The priests, to the number of several thousands, area men of the highest ability and rank. Their distinction is very great at the present time, and there are many hundreds whose fame has rapidly spread through distant regions. Their conduct is pure and unblamable. They follow in sincerity the precepts of the moral law. The rules of this convent are severe, and all the priests are bound to observe them. The countries of India respect and follow them. The day is not sufficient for asking and answering profound questions. From morning to night they engage in discussion; the old and young mutually help one another. Those who cannot discuss questions out of the Tripitaka are little esteemed, and are obliged to hide themselves for shame. Learned men from different cities, on this account, who desire to acquire quickly a renown in discussion, come here in their multitudes to settle their doubts, and then the streams of their wisdom spread far and wide. For this reason some persons usurp the name of Nalanda students, and in going to and fro receive honor in consequence.
As with all organic entities, however, no sooner had Nalanda ripening and flowered than decline decay and set in. The university became immensely wealthy from royal patronage, especially during the Pala era, and students soon forsook Buddhist studies and the religious life for careers in court and government. Also, Brahmanism made inroads in the curriculum, diluting Buddhist teachings until began to resemble Hinduism.

Thus Nalanda was already in steep decline, at least from a religious and intellectual point of view, when Islamic armies invaded India at the beginning of the 1190s. After the second battle of Tarain in 1192 when the forces of Islam were victorious there was nothing to keep them from invading the so-called Middle Land where Nalanda was located. In 1193 Mohammad Bakhtyar and his armies swept across the Gangetic Plain destroying all Buddhist temples and institutions he found and killing Buddhist monks who fell into his hands. Nalanda was almost completely plundered, but a few monks who had managed to survive the onslaught returned and attempted to revive the institution. A second attack by the Moslems followed and this time Nalanda was destroyed for good. The abandoned ruins of the once great monastery slowly sank into the plains of Bihar.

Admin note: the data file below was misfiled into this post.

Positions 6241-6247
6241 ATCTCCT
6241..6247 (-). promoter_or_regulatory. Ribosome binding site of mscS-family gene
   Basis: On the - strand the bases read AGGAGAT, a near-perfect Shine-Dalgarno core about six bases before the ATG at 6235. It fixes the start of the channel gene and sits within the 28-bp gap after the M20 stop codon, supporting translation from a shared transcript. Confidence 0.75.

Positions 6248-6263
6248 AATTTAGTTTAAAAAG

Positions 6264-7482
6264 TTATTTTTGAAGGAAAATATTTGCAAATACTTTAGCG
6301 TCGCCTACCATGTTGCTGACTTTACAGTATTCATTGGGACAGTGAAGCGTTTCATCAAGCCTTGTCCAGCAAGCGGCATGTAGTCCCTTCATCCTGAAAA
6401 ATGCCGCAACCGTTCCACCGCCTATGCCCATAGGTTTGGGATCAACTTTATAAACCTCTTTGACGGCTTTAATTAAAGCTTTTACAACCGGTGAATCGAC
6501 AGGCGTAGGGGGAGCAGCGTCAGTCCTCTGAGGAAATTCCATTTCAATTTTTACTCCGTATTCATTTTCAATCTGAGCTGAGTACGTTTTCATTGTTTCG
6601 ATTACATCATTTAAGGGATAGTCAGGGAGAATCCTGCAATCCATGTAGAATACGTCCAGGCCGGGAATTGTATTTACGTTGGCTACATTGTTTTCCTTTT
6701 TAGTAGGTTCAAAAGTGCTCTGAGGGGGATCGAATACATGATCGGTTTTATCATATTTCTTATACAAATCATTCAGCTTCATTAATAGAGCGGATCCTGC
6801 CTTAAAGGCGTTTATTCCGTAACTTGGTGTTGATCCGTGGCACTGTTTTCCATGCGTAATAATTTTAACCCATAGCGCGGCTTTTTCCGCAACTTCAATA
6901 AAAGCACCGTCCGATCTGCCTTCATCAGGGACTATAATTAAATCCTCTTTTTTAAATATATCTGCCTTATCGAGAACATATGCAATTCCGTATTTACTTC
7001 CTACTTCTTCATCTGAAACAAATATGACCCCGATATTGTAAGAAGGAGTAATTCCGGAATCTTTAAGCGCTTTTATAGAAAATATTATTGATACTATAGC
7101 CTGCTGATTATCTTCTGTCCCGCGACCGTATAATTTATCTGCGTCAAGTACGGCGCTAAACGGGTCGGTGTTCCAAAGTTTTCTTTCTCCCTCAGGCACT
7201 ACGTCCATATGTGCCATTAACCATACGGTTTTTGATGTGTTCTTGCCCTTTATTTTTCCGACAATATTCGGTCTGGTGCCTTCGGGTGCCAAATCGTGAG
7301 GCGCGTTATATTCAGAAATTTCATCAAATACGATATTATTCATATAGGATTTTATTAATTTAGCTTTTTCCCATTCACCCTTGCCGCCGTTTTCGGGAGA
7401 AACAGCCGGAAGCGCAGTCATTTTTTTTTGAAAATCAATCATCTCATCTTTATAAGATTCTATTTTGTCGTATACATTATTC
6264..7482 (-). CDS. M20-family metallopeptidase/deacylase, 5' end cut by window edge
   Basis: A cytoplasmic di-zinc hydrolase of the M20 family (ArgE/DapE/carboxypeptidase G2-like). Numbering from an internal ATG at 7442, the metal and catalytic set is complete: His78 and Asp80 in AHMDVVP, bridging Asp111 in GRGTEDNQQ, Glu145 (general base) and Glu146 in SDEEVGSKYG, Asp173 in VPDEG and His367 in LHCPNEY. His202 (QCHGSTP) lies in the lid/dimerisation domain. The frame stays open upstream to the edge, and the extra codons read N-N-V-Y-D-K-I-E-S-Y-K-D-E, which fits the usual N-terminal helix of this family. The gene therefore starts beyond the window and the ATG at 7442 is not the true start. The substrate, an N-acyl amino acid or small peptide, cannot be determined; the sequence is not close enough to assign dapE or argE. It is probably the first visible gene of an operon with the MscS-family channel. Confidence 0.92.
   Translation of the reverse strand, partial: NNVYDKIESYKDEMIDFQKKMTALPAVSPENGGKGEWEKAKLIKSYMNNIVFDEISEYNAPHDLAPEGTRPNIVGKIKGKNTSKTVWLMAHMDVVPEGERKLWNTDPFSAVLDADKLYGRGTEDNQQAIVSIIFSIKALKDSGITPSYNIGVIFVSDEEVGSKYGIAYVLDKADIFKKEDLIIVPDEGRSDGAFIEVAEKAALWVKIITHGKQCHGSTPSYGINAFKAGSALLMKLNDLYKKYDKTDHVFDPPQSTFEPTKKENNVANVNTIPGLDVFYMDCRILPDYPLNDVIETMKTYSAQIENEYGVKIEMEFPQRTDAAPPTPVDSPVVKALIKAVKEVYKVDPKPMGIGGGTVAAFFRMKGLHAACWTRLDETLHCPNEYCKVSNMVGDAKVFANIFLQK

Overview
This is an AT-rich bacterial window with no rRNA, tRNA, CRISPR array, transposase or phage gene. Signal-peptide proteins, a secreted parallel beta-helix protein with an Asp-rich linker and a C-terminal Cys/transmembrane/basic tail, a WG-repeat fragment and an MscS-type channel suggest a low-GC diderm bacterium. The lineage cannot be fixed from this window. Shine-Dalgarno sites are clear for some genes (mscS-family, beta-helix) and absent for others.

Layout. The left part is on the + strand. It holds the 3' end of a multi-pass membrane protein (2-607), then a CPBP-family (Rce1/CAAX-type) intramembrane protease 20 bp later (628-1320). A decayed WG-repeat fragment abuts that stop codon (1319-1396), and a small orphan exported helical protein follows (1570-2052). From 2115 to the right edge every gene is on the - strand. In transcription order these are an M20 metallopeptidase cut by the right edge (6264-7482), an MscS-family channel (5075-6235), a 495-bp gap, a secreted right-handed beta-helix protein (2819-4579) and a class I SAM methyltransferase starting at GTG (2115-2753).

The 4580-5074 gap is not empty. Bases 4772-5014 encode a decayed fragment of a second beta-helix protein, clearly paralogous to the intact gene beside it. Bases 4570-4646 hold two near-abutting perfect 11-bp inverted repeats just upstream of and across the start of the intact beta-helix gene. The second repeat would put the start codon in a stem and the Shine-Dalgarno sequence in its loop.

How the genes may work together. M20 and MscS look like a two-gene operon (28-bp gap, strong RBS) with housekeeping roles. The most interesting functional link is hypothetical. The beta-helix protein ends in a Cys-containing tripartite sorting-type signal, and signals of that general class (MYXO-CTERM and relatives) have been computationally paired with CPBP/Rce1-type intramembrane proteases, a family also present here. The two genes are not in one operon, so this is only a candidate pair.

The now restored ruins cover an area perhaps half a mile long and a little less than a quarter of a mile wide, and even this is thought to be only one-tenth of the original size of Nalanda.
Restored structures at Nalanda
Along one side of a walkway running lengthwise through the site are the brick remains of eight different monastic compounds. The compounds, arranged in a perfectly straight row, are all similar. Each is about one hundred and fifty feet square and consists of small monastic cells, ten or twelve on each of the four sides, opening onto a central courtyard.
Monks' Quarters
In the courtyard of some of them is a platform where a teacher lectured to the assembled monks and other students. Some of the cells contain beds and bookcases built into the brick walls.
On the other side of the central are the remains of four brick temples in various states of restoration. The most dramatic of these is the massive pyramidal structure at southern end of the museum complex.
Main Temple at Nalanda
One of the oldest remaining buildings at Nalanda, it was built in at least seven stages, one on top of another. The staircases leading to the top built during the fifth, sixth, and seventh phases of the construction can still be seen. Around the structure are dozens of stupas in varying states of repair, the best preserved containing original Pala statuary. I overhead a tour guide here saying that this temple was built on the site of the stupa originally built in the Nalanda area by Ashoka, although neither a nearby sign post describing the structure or any guidebooks I have say anything about this.